W3C home > Mailing lists > Public > www-style@w3.org > October 1999

RE: CSS-Tranformation mechanism and modularizing CSS

From: Chris Wilson <cwilso@MICROSOFT.com>
Date: Mon, 4 Oct 1999 15:10:23 -0700
Message-ID: <C35556591D34D111BB5600805F1961B90C311B56@RED-MSG-47>
To: "'Sjoerd Visscher'" <sjoerd@heeten.nl>, www-style <www-style@w3.org>
Sjoerd Visscher [mailto:sjoerd@heeten.nl] wrote:
>This was a proposal to do this, concerning element attributes. 
>It's relatively simple to implement, considering that the content 
>property already exists and that BECSS requires the same functionality.

That's an interesting assertion.  BECSS requires a subset of that
functionality, as it only concerns event handlers, not arbitrary attributes.
Especially with the advent of XML elements mixed in HTML, I'm not so sure
this is as simple as you think.  I believe this would be a considerable task
(not impossible, mind you - but not "relatively simple", either) in the IE
codebase.

>Considering the relatively low amount of extra coding to implement such
>powerfull things as:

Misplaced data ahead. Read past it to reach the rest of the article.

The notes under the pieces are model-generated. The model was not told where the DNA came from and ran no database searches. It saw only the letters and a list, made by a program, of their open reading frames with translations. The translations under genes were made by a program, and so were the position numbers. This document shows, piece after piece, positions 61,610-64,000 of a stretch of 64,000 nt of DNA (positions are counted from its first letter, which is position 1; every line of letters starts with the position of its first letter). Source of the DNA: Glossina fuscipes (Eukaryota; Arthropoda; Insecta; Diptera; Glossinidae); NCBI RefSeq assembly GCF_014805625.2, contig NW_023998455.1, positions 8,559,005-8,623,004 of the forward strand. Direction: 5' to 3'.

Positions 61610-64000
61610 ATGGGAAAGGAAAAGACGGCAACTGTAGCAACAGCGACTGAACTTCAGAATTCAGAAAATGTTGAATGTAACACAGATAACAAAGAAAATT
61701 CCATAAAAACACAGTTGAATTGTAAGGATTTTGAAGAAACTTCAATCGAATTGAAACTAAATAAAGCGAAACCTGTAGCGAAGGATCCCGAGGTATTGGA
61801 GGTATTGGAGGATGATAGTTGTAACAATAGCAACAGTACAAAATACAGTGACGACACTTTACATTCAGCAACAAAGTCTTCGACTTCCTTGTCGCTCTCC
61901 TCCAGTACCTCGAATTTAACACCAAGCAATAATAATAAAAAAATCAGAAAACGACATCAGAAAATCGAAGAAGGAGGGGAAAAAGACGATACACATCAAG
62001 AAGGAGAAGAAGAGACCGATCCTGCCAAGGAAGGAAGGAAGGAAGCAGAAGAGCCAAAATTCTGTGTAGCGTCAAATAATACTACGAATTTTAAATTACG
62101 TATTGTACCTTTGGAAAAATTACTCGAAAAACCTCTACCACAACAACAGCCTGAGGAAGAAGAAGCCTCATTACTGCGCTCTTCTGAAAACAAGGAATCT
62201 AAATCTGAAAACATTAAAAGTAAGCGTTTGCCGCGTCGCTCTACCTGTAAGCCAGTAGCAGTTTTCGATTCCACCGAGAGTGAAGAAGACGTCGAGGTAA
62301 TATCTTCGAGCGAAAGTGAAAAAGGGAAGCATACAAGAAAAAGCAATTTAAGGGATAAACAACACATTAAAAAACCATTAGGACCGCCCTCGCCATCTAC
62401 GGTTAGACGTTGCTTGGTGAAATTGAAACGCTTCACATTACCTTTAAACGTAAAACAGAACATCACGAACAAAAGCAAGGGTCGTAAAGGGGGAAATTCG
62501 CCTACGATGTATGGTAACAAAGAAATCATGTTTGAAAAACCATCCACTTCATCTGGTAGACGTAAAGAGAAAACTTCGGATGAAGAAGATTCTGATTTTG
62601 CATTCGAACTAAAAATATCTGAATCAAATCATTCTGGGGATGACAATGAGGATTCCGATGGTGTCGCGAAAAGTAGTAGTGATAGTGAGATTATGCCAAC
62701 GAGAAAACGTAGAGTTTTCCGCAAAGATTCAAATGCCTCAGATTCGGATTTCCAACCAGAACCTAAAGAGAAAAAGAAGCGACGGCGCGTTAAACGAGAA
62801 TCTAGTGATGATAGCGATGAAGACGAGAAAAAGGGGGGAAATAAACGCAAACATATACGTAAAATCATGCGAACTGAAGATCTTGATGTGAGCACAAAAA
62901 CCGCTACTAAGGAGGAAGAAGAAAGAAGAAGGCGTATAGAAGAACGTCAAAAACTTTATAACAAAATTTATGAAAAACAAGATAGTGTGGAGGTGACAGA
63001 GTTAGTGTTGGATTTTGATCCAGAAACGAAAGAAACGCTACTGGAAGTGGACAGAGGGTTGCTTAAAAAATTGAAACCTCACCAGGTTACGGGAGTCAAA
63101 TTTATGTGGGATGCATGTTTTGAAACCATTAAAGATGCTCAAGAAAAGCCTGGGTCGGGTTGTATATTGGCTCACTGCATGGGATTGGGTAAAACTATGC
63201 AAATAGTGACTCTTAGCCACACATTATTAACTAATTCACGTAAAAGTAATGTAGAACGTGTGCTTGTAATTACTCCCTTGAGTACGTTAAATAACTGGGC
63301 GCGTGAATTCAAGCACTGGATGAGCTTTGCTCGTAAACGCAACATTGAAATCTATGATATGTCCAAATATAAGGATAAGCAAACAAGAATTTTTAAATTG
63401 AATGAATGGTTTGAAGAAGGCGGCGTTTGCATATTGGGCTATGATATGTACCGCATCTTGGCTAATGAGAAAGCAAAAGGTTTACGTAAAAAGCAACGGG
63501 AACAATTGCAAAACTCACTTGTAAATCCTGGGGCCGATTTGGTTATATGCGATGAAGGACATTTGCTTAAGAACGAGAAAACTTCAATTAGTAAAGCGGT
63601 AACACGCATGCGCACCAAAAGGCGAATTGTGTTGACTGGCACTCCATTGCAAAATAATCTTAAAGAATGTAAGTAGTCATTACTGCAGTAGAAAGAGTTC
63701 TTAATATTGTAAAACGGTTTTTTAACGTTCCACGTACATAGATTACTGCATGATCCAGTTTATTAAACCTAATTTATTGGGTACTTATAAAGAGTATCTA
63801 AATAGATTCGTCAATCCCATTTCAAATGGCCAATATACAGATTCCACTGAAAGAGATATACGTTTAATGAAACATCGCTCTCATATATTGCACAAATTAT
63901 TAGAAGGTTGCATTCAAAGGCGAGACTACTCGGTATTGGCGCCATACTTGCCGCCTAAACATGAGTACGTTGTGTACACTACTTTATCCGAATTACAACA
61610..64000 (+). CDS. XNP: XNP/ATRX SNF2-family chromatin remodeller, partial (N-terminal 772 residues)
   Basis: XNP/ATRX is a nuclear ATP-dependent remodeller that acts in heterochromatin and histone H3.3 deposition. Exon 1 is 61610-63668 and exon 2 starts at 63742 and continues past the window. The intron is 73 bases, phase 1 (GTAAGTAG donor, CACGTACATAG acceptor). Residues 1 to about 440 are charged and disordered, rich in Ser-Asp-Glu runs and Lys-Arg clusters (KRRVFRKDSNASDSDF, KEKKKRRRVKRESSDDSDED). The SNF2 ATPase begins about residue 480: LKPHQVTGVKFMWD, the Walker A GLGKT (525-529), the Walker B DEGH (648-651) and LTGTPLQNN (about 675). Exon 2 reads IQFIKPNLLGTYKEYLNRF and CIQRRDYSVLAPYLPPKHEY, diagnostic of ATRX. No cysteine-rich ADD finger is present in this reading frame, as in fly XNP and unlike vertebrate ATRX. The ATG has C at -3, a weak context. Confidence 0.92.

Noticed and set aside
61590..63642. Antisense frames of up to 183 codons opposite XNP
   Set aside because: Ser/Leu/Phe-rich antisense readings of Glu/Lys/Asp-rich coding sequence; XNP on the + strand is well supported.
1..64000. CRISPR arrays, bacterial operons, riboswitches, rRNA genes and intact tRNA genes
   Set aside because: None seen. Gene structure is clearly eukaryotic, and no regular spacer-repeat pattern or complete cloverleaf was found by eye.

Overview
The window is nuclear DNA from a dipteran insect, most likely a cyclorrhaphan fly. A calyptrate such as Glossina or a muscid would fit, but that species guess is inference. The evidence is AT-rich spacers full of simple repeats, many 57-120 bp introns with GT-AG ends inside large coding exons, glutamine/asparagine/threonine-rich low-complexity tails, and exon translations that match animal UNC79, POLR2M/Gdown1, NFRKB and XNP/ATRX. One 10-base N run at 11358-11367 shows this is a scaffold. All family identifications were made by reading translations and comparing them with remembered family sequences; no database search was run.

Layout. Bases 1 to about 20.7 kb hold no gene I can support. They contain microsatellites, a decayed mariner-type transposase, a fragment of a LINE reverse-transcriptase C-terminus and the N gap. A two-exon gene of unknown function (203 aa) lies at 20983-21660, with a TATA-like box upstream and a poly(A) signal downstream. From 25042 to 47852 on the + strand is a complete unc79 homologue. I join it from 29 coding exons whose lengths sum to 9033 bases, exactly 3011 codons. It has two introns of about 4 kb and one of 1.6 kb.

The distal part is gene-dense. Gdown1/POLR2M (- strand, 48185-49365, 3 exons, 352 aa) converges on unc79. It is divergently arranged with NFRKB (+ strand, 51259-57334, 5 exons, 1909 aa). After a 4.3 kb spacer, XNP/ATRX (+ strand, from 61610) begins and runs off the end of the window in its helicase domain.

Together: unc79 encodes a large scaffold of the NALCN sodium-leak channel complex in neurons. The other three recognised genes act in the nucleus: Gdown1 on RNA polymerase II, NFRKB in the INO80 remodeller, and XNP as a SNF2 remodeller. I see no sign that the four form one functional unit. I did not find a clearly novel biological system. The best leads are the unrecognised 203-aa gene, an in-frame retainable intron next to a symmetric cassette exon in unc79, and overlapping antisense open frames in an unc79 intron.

>IMG[src2]:hover { @attributes { src: attr(src2); } }

Again, I'm not sure how you're sure that this is a relatively low amount of
extra coding.  Have you implemented it as an experiment in Mozilla or
something?

I'd also point out that you're setting the src attribute based on a state
here - what happens if someone comes in through script and explicitly sets
the src to something else while you're in that state?  What happens, then,
when you move the cursor away?  There is a considerable amount of
specification work that would need to be worked on here, with a model for
how attributes set through your proposed stylesheet extensions interact with
those set in the document and the access through the DOM.

BECSS is a smaller set of capabilities, which is designed to solve a
distinct set of problems that a few vendors knew through implementation
experience that they had.

>Moreover: consider the way BECSS will be implemented. If an event is fired,
>the implementation has to check in the CSS-properties if there is a handler
>defined, and else look in the document tree. This will be hacked with a lot
>of if_then_else statements for each eventhandler. It's much nicer to modify
>the code for the content property and code a general way for CSS to provide
>alternative attributes to the original document.

I don't know about anyone else, but I would move the event handlers to be
handled in the cascade, just like font-size is.  I don't see any need for
extensive if-then-else statements; less so, in fact, than if I just plugged
in an arbitrary-attribute-setting mechanism.

-Chris Wilson
Received on Monday, 4 October 1999 18:32:51 GMT

This archive was generated by hypermail 2.2.0+W3C-0.50 : Monday, 27 April 2009 13:54:00 GMT